As the agreement began to show its first sign of cracks in the early 2010s, India and Pakistan did not do much to repair the damage. In 2013, DGsMO were once again dispatched to find a solution, but this meeting had little impact on the ground situation. Since then, there have been intermittent suggestions to formalize the agreement or arrange another DGsMO meeting. However, there hasn’t been any movement forward because neither side wishes to affect their negotiating positions in the larger India-Pakistan relationship.

Today, the CFA can still be saved, should both governments commit to saving it, treating it as an issue separate from peace talks over Kashmir, and allocating a higher level of political resources to it. However, there is a larger lesson here as well: India-Pakistan cooperation is such a rare occurrence that any instance of it which shows even a modicum of success needs to be nurtured and protected. Otherwise, India-Pakistan tensions are bound to destroy it eventually.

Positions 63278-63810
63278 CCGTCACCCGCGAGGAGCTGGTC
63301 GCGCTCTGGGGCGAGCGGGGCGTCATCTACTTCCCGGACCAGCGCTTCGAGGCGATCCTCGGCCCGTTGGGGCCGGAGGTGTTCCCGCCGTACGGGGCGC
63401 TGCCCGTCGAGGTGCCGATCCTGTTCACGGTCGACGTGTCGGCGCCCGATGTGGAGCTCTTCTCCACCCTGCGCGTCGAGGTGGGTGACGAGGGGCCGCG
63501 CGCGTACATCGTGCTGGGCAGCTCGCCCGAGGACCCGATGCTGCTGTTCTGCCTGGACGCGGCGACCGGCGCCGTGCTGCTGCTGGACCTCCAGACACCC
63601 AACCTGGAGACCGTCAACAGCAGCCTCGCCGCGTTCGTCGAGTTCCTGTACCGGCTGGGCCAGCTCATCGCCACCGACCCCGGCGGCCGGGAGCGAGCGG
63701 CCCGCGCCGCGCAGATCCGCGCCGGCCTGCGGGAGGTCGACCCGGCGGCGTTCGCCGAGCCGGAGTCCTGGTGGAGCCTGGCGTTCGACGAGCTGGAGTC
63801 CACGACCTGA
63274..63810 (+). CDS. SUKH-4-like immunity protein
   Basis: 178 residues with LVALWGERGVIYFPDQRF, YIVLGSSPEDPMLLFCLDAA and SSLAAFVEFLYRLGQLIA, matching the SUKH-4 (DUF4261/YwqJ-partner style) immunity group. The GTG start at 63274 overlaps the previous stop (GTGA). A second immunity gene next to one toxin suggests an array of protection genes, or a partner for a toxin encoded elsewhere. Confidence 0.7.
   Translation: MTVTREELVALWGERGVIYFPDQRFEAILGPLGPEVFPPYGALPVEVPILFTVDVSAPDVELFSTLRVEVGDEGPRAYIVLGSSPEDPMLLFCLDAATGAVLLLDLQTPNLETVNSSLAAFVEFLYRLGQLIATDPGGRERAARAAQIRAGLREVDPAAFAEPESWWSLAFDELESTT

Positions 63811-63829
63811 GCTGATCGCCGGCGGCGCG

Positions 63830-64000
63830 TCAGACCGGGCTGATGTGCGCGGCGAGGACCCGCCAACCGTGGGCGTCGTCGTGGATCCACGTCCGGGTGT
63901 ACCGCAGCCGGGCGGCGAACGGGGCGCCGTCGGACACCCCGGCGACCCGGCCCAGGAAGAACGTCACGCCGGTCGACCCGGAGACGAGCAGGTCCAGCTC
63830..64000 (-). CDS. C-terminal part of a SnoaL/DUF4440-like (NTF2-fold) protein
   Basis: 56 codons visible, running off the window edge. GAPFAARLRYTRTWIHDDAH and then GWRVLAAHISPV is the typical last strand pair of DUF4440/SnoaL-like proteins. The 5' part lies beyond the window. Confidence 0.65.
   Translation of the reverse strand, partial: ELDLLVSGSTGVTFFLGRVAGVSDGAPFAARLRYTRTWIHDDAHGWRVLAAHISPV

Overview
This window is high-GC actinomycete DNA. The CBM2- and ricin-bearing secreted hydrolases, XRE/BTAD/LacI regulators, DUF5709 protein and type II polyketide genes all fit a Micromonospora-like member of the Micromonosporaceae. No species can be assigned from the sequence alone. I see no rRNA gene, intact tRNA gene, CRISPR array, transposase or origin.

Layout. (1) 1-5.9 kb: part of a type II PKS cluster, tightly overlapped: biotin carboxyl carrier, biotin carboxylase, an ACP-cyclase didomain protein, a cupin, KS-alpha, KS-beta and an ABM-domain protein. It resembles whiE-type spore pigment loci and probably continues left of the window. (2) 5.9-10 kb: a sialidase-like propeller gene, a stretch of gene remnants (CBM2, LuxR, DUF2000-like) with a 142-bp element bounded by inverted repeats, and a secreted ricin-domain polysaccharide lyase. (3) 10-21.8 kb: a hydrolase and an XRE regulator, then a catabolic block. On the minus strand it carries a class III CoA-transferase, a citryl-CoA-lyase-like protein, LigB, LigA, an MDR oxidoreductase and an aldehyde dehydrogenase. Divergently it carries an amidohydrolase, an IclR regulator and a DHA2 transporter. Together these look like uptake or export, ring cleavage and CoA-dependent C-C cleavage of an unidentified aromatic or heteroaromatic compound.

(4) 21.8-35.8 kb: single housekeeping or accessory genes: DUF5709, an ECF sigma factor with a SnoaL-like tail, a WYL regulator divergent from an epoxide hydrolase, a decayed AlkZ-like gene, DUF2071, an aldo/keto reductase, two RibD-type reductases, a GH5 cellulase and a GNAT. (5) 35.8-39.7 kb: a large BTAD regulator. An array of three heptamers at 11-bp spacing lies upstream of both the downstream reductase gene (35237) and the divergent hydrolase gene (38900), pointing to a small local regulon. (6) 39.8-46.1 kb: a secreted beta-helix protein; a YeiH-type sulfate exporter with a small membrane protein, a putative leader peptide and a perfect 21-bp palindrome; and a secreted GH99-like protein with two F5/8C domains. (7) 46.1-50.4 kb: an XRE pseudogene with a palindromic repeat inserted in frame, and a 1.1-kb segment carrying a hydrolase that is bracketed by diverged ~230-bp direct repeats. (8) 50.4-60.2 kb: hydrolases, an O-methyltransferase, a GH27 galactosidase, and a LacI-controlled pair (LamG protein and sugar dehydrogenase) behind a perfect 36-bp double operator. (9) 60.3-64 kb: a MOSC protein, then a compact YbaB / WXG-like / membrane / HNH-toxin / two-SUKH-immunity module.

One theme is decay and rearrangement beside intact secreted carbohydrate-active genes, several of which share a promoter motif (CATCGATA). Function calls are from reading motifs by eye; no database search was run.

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Image 1: Stefan Krasowski via Flickr

Image 2: Andolu Agency via Getty

Posted in , Cooperation, DGMO, India, India-Pakistan Relations, Internal Security, Kashmir, Militancy, Pakistan, Politics, Security

Sandeep Bhardwaj

Sandeep Bhardwaj

Sandeep Bhardwaj is a researcher at the Centre for Policy Research, New Delhi, specializing in South Asian geopolitics. He writes on South Asian history at revisitingindia.com.